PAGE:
The Politics - It was apparent in discussions that party politics has now come into the mix. Not only was it the local SA state politics, but also Federal government and opposition stances were also relevant. NIMTO (Not In My Term of Office) was an underlying factor also. The opposition SA Liberal Party had "drawn a line in the sand" with its rejection of further debate and the thought of a referendum down the road. Politicians were also criticised for not being able to take tough, long-term decisions on controversial projects, although they had done so in the past such as with the Olympic Dam mine. It was recognised that the federal government's assent would be required for SA to move ahead with the idea.
The Economics - As well as questioning the underlying assumptions of the economic case, there were concerns about whether there would be a market for the repository and whether also there could be competition and how this could be managed. SA would have the advantage of being the "first mover" to capture potential customers. However, it was felt that the risks associated with the upfront costs for a small state budget were too high and equated to the cost of a new hospital for example. This, it was thought by others, could be managed through contractual arrangements.
The Aboriginal situation - Given that it would be Aboriginal communities most likely to be affected by the development, the conference heard from several of their representatives. Under the UN Declaration on the Rights of Indigenous People, and as also promised by Premier Weatherill, they would have to give their consent for any project to go ahead. It was clear that they were opposed to the idea and that they could never be convinced it would be a good idea. At the heart of their opposition were the memories of the British weapons tests at Maralinga where many communities had been displaced and indeed many individuals had suffered directly from the side effects of the blasts. They clearly felt they had not received full reparation for this and were looking for more. The question was raised as to whether if they did receive full recompense for the damage suffered, would this ease the way for a repository. A further issue arose in discussion which related to the contamination remaining on the land. The common understanding was that there were areas of significant contamination still present, but this was challenged. A clean-up exercise had taken place which aimed to achieve a level of residual contamination which could deliver a dose rate of 5 millisievert per year, but in many cases accomplished 1 millisievert per year, in line with the range of natural background radiation in Australia. However, this fact seems to have been lost within the communities and the conference heard that this will be looked into further.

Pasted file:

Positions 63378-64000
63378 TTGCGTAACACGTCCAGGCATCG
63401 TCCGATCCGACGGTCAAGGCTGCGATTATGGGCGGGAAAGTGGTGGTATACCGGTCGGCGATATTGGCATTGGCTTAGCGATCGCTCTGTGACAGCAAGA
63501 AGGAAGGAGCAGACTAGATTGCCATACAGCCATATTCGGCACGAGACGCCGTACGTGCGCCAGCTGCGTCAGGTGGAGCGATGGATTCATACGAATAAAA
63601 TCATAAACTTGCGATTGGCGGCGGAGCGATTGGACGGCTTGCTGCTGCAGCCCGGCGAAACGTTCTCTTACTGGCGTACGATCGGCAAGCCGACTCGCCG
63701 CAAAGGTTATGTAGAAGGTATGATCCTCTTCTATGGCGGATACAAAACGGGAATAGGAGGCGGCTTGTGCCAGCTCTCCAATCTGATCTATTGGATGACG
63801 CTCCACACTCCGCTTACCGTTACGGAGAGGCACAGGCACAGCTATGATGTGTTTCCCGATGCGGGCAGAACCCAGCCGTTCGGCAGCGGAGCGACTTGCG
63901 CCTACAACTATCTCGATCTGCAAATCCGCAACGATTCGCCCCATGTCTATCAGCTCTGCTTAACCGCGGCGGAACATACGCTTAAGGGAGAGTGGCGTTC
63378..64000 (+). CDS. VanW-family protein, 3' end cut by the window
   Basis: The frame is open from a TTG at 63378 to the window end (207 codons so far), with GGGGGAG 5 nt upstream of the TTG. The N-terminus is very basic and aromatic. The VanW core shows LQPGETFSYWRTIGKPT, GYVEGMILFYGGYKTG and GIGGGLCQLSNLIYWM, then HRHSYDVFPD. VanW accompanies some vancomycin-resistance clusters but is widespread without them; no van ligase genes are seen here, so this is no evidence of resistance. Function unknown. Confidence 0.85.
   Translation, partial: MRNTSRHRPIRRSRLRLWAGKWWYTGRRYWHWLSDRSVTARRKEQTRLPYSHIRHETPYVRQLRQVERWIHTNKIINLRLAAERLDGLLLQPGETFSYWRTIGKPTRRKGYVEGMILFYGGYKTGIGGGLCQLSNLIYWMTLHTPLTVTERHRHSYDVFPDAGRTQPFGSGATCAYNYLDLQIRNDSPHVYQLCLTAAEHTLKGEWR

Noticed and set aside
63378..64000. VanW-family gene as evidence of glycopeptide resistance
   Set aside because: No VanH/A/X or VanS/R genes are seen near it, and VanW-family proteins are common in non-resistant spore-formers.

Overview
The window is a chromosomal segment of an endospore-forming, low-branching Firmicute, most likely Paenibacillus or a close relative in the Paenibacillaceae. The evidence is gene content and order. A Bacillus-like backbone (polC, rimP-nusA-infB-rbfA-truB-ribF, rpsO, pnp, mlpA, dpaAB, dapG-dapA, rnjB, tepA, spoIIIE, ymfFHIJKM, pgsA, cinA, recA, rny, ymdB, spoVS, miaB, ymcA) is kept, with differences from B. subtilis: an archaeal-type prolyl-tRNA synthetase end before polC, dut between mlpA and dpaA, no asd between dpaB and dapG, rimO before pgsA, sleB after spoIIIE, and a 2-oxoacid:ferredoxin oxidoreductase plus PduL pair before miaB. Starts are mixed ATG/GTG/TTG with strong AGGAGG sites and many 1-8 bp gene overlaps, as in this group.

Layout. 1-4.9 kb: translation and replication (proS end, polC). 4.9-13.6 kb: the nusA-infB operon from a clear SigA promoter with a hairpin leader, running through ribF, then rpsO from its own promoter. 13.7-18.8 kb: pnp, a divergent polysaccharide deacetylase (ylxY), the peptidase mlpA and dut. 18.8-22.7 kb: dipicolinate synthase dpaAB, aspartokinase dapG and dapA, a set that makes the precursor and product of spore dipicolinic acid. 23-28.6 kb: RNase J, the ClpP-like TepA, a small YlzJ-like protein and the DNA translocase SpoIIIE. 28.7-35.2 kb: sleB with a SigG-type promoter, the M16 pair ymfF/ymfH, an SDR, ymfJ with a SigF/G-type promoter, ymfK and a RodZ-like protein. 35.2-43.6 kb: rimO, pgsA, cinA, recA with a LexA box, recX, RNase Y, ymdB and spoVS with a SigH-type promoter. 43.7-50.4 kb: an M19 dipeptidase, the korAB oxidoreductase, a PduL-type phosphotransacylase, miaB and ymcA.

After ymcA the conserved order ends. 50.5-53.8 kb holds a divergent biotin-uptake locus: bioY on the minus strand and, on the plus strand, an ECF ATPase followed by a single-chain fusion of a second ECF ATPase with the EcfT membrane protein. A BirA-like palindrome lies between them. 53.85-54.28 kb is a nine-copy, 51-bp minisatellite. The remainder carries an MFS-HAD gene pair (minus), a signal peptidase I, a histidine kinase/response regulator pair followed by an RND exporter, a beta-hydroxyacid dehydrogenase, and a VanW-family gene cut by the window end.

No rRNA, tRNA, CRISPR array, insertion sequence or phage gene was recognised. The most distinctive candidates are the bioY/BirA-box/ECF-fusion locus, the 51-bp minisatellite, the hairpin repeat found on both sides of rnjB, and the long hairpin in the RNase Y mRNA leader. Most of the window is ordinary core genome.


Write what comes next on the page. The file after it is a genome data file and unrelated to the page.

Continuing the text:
Safety - Safety wasn't a major factor in discussions, with the possible exception for the Aboriginal representatives and some others. The conference heard that nuclear operations and transport continue safely around the world, and for the long term, that SA had about as good a geology and hydrogeology as you could want for a repository. There would still be some challenges to investigate further but there would be a very high chance of finding a good site. SA was also politically stable and had a good economy.
Continued public debate is important and a matter that the people should decide and not political parties. If there was broad social consent the local Aboriginal community would be given a final right of veto. From now the government will facilitate continued discussion and work to restore a bipartisan position.
Edward de la Billiere
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Edward de la Billiere is a solicitor and co-founder of Prospect Law. On qualification, Edward moved to Magnox Electric, which was taken over by the nuclear operator BNFL. He has retained a strong interest in energy related projects and has advised recently in respect of energy and waste projects for corporate, local authority and private clients across the UK and internationally. He works as a key part of Prospect Law's nuclear team, which advises the nuclear industry at an international level on operational, technical, financial, environmental and decommissioning nuclear issues, including advising on legislation for states that are new to nuclear power.